Conflicts over control, inclusivity and alleged anti-Semitism will mean that women protesting on the second anniversary of the Women’s March on Washington are faced with competing demonstrations this weekend in New York City.

One procession, around the edge of Central Park and down Sixth Avenue, is being organized by the Women’s March Alliance, a nonprofit group whose leaders are putting on their version of the demonstration for the third straight year.

Another event, a downtown rally held at roughly the same time Saturday, is being organized by the New York City, chapter of Women’s March Inc., the group formed to help organize the 2017 demonstration in Washington, D.C., the day after President Trump’s inauguration.

Talks between organizers aimed at linking the groups in New York City didn’t go anywhere, the reasons varying between overstepping and indifference depending on who’s asked. And hanging overhead that has been a controversy playing out nationwide, of concerns related to race and religion.

Those who have been critical of the Women’s March Inc. point to co-leader Tamika Mallory, who is black and has come under fire from Jewish groups for her association with Nation of Islam leader Louis Farrakhan, who is known partly for his virulent anti-Semitic rhetoric and condemnations of homosexuality.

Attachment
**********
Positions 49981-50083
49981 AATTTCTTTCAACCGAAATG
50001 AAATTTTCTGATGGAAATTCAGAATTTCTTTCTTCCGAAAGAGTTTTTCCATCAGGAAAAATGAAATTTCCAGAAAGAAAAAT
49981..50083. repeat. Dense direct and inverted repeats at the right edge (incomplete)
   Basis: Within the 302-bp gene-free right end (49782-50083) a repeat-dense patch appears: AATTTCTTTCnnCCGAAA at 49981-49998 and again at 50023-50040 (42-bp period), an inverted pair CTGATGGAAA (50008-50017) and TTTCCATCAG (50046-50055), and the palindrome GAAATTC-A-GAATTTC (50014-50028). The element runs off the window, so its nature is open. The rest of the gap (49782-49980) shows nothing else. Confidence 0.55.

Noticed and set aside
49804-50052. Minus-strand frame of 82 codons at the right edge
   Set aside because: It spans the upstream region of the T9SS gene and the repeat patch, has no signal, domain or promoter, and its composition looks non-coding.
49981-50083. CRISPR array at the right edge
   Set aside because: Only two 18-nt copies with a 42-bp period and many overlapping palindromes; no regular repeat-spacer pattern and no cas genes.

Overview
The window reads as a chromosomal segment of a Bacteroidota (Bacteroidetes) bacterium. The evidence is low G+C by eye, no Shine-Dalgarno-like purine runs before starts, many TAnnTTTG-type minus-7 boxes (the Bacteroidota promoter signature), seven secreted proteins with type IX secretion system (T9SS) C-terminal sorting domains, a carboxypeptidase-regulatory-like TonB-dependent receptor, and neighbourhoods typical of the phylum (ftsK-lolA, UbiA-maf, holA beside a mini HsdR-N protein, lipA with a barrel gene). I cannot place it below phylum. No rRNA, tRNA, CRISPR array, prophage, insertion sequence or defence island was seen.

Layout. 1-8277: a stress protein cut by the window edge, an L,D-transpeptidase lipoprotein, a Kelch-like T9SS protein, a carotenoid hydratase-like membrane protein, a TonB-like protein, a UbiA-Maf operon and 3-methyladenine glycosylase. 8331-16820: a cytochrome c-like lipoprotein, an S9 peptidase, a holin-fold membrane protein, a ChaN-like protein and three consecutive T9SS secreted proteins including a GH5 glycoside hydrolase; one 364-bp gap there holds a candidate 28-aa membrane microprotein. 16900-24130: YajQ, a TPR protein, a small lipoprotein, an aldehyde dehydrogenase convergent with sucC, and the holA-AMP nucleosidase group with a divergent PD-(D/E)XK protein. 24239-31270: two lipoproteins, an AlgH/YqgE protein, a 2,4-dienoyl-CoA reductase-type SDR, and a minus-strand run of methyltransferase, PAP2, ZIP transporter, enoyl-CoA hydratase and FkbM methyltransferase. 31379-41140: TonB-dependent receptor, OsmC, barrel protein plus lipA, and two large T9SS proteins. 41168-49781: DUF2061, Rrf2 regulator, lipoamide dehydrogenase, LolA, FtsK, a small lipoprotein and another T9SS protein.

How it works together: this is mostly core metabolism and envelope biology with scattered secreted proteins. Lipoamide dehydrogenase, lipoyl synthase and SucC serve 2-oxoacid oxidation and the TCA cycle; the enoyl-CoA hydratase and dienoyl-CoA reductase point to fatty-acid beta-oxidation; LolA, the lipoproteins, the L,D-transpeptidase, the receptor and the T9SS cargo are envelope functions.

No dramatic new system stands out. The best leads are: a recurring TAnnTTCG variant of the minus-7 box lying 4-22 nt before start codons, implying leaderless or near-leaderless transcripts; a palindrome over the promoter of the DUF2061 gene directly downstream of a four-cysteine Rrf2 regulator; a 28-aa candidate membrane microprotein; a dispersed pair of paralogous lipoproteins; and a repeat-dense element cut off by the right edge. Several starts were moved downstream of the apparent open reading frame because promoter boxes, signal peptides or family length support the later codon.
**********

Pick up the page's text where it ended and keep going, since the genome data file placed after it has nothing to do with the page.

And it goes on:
Some Jewish groups have pulled support for Women’s March Inc. over the issue, while others remain. A Washington state chapter disbanded in protest. In November, Teresa Shook, the Hawaiian woman whose viral Facebook post is credited with launching the original Women’s March, called on Mallory and her co-chairwomen Linda Sarsour, Carmen Perez and Bob Bland to step down, saying they had “steered the movement away from its true course.”

“They have allowed anti-Semitism, anti-LGBTQLA sentiment and hateful, racist rhetoric to become a part of the platform by their refusal to separate themselves from groups that espouse these racist, hateful beliefs,” she wrote.

In an interview with The Associated Press, Sarsour acknowledged the “valid criticism” that the organization had been “delayed in our unequivocal response in denouncing anti-Semitism” but said it was part of the growth process toward building a movement comprised of many different groups of people with different histories and issues. “We believe in this movement.”